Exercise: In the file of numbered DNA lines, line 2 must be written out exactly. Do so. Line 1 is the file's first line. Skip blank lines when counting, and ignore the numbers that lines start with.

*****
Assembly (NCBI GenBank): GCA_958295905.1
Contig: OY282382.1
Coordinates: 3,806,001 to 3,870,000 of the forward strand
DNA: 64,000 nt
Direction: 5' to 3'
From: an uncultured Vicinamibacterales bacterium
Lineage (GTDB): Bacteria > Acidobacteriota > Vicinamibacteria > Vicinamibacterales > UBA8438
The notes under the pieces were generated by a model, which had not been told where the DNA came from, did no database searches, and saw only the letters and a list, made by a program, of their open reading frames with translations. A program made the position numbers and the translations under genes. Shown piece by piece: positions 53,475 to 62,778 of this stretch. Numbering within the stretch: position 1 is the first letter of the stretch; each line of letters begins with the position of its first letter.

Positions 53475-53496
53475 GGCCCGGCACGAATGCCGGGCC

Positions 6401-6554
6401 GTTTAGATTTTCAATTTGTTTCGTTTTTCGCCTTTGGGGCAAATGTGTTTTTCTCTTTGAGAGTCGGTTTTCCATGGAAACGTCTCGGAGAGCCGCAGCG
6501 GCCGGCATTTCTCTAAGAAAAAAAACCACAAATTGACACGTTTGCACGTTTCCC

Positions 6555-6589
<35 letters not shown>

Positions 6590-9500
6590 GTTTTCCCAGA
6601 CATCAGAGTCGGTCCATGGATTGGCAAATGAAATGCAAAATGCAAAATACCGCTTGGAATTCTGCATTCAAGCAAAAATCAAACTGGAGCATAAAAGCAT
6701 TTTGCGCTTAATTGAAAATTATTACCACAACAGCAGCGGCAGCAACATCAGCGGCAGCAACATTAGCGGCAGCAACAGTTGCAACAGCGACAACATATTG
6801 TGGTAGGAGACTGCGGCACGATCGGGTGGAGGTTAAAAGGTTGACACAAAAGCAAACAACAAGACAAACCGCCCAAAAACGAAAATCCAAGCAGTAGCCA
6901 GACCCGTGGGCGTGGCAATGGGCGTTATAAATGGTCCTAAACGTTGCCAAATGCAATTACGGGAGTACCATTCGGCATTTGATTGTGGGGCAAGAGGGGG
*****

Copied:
Contig: OY282382.1